NCP Impaired Urinary Elimination - Functional Incontinence

Nursing Diagnosis: Impaired Urinary Elimination - Functional Incontinence
Stress Incontinence; Urge Incontinence; Reflex Incontinence; Functional Incontinence; Total Incontinence
NOC Outcomes (Nursing Outcomes Classification)
Suggested NOC Labels

* Urinary Continence
* Urinary Elimination
* Self-Care: Toileting

NIC Interventions (Nursing Interventions Classification)
Suggested NIC Labels

* Urinary Catheterization
* Urinary Catheterization: Intermittent
* Urinary Habit Training: Urinary
* Incontinence Care

NANDA Definition: Inability of usually continent person to reach toilet in time to avoid unintentional loss of urine

There are several types of urinary incontinence; all are characterized by the involuntary passage of urine. Urinary incontinence is not a disease but rather a symptom. Incontinence occurs more among women, and the incidence increases with age, although urinary incontinence is not a given with aging. An estimated 10 million people are incontinent; billions are spent annually in the management of urinary incontinence. Micturition (urination) is a complex physiological function that relies on proper function of the bladder muscles and sphincters responding to spinal nerve impulses (S2, S3, and S4). Urinary incontinence occurs whenever the bladder, sphincter, or the nerves involved in micturition are diseased or damaged. Relaxed pelvic musculature following childbirth, postmenopausal urethral atrophy, central nervous system (CNS) diseases (e.g., Parkinson’s and cerebrovascular accident [CVA]), spinal cord lesions or injury, and postoperative injuries can result in urinary incontinence. Careful diagnosis, including urodynamic studies, should precede treatment decisions, although empiric management is common. Urinary incontinence can lead to altered skin integrity, as well as severe psychological disturbances. Incontinent individuals often withdraw from social contact, and urinary incontinence is a major determinant in the institutionalization of elderly patients. This care plan addresses five types of urinary incontinence: stress, urge, reflex, functional, and total. Education and continuity of care are addressed for each type, as well as for the problem of urinary incontinence as an entity.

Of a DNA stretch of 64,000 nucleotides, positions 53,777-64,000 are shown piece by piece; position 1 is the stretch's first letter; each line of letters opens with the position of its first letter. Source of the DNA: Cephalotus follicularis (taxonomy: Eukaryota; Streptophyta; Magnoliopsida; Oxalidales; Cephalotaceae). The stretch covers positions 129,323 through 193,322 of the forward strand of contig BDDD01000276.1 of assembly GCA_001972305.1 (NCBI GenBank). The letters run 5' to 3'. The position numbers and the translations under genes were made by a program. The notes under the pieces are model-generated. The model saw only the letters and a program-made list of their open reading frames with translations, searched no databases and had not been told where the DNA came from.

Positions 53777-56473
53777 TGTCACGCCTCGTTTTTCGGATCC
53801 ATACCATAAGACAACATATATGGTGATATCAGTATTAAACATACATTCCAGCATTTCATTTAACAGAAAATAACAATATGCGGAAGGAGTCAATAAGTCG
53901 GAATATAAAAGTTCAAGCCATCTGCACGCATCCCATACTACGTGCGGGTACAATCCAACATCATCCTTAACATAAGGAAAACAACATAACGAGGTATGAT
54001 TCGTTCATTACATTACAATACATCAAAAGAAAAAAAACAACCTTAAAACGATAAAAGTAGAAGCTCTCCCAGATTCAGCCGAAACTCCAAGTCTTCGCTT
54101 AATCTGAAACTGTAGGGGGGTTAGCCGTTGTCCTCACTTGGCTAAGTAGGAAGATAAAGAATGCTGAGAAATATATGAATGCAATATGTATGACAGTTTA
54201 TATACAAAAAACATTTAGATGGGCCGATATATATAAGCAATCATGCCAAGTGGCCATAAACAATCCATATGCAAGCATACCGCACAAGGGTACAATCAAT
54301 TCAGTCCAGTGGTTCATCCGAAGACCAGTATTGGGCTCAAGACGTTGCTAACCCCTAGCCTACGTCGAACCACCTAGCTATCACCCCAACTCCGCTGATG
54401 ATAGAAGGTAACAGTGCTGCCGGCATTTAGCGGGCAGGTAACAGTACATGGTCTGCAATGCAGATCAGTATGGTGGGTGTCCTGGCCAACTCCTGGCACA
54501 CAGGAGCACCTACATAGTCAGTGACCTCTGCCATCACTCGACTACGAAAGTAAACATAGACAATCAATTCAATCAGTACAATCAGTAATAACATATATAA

* Defining Characteristics: Recognizes need to urinate, but is unable to access toileting facility

* Related Factors: Unavailability of toileting facility
* Inability to reach toileting facility
* Untimely responses to requests for toileting
* Limited physical mobility

* Expected Outcomes Patient experiences fewer episodes (or no episodes) of incontinence.

Ongoing Assessment

* Assess patient’s recognition of need to urinate. Patients with functional incontinence are incontinent because they cannot get to an appropriate place to void. Institutionalized patients are often labeled "incontinent" because their requests for toileting are unmet. Elderly patients with cognitive impairment may recognize need to void, but may be unable to express the need.
* Assess availability of functional toileting facilities (working toilet, bedside commode).
* Assess patient’s ability to reach toileting facility, both independently and with help.
* Assess frequency of patient’s need to toilet. This is the basis for an individualized toileting program.

Therapeutic Interventions

* Establish a toileting schedule. A toileting schedule assures the patient of a specified time for voiding, and reduces episodes of functional incontinence.
* Explore the benefit of placing a bedside commode near the patient’s bed.
* Encourage use of clothing that can be easily and quickly removed. Prophylactically care for perineal skin. Moisture-barrier ointments are useful in protecting perineal skin from urine scalds.
* Treat any existing perineal skin excoriation with a vitamin-enriched cream, followed by a moisture barrier.

Education/Continuity of Care

* Teach patient or caregiver the rationale behind and implementation of a toileting program.